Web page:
Green Party

The Green Party is another official U.S. political party that regularly puts forward third-party candidates. The Green Party, as its name suggests, supports what’s called “green politics” or ecopolitics. Their chief focus is to “create an ecologically sustainable society rooted in environmentalism, nonviolence, social justice and grassroots democracy.” Putting a stop to climate change, the inflated power of Wall Street, and the oppression of marginalized groups are at the top of their agenda, making them a decidedly left-wing entity.


Socialism, broadly defined, is a system of government in which the means of production (factories, businesses, offices, etc.) are owned and operated by a democratically elected government. This political ideology was conceived back in the 19th century as a precursor to communism—an economic system in which everybody in a society collectively owns all wealth, goods, and property and works together toward the production of those assets.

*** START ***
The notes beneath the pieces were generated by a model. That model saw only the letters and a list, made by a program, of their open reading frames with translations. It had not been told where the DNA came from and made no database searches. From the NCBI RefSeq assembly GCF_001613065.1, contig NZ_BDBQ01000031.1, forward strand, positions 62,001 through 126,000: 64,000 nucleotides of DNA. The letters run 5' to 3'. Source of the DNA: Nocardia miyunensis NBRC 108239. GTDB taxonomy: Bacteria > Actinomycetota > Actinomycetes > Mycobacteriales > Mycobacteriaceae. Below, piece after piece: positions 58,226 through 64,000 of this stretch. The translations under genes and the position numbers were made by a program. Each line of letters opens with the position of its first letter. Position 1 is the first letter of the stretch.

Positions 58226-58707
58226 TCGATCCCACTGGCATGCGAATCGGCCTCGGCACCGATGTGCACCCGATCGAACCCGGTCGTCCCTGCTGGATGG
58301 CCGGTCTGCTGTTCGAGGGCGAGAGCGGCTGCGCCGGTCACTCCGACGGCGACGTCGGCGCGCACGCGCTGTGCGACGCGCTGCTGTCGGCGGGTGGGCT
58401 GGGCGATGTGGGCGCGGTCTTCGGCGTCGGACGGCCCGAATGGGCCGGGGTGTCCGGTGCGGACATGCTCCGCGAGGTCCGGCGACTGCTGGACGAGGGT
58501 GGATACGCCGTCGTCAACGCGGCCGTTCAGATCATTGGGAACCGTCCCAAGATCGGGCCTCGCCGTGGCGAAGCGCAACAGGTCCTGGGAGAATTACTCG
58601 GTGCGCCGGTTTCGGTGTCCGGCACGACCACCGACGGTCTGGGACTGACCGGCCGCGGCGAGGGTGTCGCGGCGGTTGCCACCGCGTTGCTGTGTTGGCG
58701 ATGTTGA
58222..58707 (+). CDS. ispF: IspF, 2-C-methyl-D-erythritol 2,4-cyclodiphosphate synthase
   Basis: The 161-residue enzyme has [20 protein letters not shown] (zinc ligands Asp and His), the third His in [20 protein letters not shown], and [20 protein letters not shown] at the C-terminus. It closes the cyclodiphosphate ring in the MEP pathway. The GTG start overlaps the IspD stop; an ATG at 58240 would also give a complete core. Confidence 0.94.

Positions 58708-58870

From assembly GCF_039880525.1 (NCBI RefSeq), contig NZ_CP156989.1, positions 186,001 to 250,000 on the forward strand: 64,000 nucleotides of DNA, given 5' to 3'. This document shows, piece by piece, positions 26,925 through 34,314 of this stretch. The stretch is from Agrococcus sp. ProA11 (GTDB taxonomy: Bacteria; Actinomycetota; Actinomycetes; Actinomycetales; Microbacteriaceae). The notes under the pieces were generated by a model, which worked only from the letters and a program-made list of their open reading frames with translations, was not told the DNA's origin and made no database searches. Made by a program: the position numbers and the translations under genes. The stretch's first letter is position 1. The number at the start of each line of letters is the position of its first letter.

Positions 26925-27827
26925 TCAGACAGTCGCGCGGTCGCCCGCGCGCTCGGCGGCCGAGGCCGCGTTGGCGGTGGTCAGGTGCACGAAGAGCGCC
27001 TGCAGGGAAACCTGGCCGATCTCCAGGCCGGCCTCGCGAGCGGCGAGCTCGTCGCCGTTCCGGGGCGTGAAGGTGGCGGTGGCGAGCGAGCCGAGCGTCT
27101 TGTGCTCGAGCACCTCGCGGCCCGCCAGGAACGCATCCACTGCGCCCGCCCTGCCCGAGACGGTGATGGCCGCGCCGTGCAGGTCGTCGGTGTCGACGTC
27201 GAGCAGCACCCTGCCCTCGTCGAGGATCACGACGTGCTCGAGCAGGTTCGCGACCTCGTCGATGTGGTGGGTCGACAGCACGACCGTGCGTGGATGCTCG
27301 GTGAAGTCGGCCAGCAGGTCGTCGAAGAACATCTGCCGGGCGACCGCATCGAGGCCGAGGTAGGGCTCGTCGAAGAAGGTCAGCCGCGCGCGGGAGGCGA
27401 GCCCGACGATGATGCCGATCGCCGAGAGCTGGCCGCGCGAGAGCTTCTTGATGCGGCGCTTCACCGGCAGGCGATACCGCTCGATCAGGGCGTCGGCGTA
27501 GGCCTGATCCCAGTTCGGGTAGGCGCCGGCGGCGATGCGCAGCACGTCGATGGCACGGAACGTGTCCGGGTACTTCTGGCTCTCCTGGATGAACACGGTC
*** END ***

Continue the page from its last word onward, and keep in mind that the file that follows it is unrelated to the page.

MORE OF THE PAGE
Communism has never actually existed at any point in history in any country, although countries like Russia, China, North Korea, and many others have claimed the title. In reality, these countries were a corrupted form of socialism. Socialism turns to authoritarianism when governments become absorbed by individual politicians’ self-serving interests instead of representing the interests of the people and moving the country toward authentic communism, in which the people rule.

Today, many adherents view socialism as a goal in and of itself—specifically, democratic socialism, which prioritizes democracy (i.e., the power of the people to elect leaders who make decisions for the direction of society) and upholds the belief that a central government should provide basic goods and services to its citizens as a birthright. Those include universal healthcare for all, a free public education, civil and public services, Social Security, and other similar tax-funded programs.